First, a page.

Linear aggregation revisited: rods, rings and worms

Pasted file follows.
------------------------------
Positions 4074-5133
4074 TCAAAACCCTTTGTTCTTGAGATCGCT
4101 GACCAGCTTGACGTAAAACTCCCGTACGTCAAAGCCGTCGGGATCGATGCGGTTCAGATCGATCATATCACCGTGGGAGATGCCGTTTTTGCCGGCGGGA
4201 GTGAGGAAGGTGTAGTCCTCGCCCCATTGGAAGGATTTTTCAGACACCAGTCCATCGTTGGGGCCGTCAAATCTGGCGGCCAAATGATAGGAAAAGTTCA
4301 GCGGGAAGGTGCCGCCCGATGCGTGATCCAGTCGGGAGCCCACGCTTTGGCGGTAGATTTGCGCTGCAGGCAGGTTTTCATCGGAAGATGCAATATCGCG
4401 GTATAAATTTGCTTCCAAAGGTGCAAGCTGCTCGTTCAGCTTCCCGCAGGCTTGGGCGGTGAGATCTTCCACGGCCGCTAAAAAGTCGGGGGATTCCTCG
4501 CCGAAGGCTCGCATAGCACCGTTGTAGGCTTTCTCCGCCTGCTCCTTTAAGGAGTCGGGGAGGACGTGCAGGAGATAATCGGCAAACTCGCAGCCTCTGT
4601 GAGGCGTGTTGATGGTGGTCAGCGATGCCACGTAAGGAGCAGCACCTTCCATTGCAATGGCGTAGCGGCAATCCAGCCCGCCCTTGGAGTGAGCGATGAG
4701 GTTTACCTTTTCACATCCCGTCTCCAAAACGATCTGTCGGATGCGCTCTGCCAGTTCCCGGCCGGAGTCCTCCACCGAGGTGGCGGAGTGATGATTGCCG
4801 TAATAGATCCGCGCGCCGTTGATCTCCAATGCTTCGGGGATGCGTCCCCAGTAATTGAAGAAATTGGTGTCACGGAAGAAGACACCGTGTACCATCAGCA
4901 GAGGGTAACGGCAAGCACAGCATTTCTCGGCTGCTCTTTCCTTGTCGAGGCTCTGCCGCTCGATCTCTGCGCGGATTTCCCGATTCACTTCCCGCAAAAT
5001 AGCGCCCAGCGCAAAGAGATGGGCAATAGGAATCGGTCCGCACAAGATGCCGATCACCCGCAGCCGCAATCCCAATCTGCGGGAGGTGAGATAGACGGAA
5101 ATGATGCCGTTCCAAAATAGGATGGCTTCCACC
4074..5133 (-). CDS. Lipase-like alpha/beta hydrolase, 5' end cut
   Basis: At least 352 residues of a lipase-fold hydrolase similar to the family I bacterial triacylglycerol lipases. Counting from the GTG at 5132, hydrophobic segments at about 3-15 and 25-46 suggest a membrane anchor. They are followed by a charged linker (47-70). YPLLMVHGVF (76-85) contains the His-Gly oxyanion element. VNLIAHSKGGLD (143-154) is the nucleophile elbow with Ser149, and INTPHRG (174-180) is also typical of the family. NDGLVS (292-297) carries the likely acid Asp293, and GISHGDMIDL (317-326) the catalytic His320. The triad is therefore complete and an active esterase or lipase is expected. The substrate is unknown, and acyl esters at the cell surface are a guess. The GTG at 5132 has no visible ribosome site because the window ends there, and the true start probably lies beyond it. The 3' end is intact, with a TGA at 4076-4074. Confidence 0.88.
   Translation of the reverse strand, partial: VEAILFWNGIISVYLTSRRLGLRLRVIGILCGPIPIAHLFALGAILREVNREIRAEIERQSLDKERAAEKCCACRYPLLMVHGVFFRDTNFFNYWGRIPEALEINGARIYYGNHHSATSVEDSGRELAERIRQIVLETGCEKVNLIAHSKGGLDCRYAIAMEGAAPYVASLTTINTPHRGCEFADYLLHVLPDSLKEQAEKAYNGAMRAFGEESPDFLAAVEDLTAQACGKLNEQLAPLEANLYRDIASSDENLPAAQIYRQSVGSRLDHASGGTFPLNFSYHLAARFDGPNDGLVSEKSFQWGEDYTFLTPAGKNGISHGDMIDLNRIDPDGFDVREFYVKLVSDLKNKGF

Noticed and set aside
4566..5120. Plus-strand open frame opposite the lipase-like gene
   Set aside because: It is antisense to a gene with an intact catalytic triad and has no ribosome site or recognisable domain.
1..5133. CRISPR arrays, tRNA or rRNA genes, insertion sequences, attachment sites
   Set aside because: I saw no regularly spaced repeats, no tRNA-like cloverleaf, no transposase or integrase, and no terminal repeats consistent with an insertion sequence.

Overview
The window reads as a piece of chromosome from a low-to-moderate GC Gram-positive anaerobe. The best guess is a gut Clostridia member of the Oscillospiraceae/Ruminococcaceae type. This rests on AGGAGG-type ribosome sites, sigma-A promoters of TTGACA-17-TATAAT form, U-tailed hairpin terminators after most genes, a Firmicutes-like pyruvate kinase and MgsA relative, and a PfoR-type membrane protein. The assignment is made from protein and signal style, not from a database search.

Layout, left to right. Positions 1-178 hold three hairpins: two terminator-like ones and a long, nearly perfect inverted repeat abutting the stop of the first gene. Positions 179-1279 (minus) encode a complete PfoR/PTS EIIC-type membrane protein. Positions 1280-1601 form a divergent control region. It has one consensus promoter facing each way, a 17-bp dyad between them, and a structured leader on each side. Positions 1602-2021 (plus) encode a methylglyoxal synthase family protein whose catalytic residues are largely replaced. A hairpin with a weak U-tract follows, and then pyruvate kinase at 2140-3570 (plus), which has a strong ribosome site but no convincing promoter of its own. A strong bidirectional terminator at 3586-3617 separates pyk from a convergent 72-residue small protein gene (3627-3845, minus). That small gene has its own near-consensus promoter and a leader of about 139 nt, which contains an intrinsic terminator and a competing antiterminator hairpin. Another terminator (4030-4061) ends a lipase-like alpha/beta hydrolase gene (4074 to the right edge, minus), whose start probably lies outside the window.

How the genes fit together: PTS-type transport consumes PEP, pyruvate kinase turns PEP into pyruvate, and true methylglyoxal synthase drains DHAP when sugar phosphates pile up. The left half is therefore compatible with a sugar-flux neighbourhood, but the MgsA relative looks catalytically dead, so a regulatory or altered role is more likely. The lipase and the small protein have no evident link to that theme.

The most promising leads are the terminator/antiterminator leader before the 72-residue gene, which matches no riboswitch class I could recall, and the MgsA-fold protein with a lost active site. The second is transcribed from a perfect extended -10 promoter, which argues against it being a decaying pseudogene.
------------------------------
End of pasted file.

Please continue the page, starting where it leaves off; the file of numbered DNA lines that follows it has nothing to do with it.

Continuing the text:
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The problem of ring formation in solutions of cylindrical micelles is reinvestigated theoretically, taking into account a finite bending rigidity of the self-assembled linear objects. Transitions between three regimes are found when the scission energy is sufficiently large. At very low densities only spherical and very short, rod-like micelles form. Beyond a critical density, mainly rings but also worm-like chains appear in (virtually) fixed relative amounts. Above a second transition both the length of the linear chains and the relative amount of material taken up by them increase rapidly with increasing concentration. The mass accumulated into long, semi-flexible worms then overwhelms that in rings. The ring-dominated regime is very narrow for semi-flexible chains, confirming that the presence of rings may be difficult to observe in many micellar systems, and indeed disappears completely for sufficiently low scission energy and/or large persistence length.


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